Messengers amended the constitution by approving on second reading a recommendation to add the following two sentences to the article on membership: "The preferred method to join the MWBC is to be recognized as a cooperating Baptist church with one of the associations affiliated with the MWBC and the SBC. Otherwise, churches may apply directly to the MWBC."

Messengers gave a Saturday (Oct. 29) morning offering of $1,360 which will be split with half going toward MWBC's state missions offering and the other half going to Ebenezer Community Church's project of building a library in Liberia. They also gave $2,006 to Minnesota-Wisconsin Woman's Missionary Union, members of which provided on Oct. 28 a "donations encouraged" home-cooked dinner featuring Mexican, African, Asian and American fare.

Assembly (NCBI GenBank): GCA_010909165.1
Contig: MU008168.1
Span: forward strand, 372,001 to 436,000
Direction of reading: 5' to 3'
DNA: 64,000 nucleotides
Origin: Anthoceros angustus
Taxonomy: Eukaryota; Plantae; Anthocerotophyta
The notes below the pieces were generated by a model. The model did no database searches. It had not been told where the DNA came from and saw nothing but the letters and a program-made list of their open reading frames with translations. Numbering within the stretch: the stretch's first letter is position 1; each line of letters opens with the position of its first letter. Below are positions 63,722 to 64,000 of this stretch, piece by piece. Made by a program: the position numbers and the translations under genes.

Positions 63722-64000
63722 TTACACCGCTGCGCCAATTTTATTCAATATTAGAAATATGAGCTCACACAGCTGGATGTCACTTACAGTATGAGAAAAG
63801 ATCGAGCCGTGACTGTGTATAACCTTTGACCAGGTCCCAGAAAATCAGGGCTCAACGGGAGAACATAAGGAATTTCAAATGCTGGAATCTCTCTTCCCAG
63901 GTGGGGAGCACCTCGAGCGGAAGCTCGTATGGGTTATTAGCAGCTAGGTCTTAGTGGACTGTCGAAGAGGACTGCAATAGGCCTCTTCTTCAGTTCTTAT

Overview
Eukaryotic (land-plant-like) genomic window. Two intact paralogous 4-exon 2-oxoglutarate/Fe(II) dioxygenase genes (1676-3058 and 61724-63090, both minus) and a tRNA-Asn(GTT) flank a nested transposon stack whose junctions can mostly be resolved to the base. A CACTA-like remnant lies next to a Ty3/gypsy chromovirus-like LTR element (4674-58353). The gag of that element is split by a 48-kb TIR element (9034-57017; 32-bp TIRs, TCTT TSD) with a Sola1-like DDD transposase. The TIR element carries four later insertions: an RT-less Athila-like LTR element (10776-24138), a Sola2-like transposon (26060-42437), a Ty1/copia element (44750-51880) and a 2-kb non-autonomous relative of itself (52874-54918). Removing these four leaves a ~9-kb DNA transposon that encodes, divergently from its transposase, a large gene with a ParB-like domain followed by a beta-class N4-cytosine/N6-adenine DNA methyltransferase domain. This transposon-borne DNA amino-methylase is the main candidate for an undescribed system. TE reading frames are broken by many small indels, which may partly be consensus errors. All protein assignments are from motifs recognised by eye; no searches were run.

Elected as officers of the Minnesota-Wisconsin Baptist Convention were president, Hill (re-elected, having assumed the position of president upon the resignation of Paul Fries who moved to Tennessee to become a director of missions), pastor, Roseville (Minn.) Baptist Church; vice president, Tony Gulbrandsen, pastor, Immanuel Baptist Church, Racine, Wis.; second vice president, Chris Heng, pastor, TwinCity Hmong Baptist Church, St. Paul, Minn.; recording secretary, Wes Shemwell (re-elected), member, Brown Deer (Wis.) Baptist Church; and assistant recording secretary, Jim Gress (re-elected), member, Southtown Baptist Church, Bloomington, Minn.

Upon recommendation of the arrangements committee, messengers set the 2018 meeting for Oct. 26-27 at Southtown Baptist Church in Bloomington, Minn.

The 2017 annual meeting will be Oct. 27-28 at Layton Avenue Baptist Church in Greenfield, Wis. The annual sermon will be delivered by Ken Steele, pastor of Transformation Church in Sun Prairie, Wis. Alternate is Daniel Goba, pastor of Ebenezer Community Church in Bloomington, Minn.

David Williams is editor of the Minnesota-Wisconsin Baptist, newsjournal of the Minnesota-Wisconsin Baptist Convention.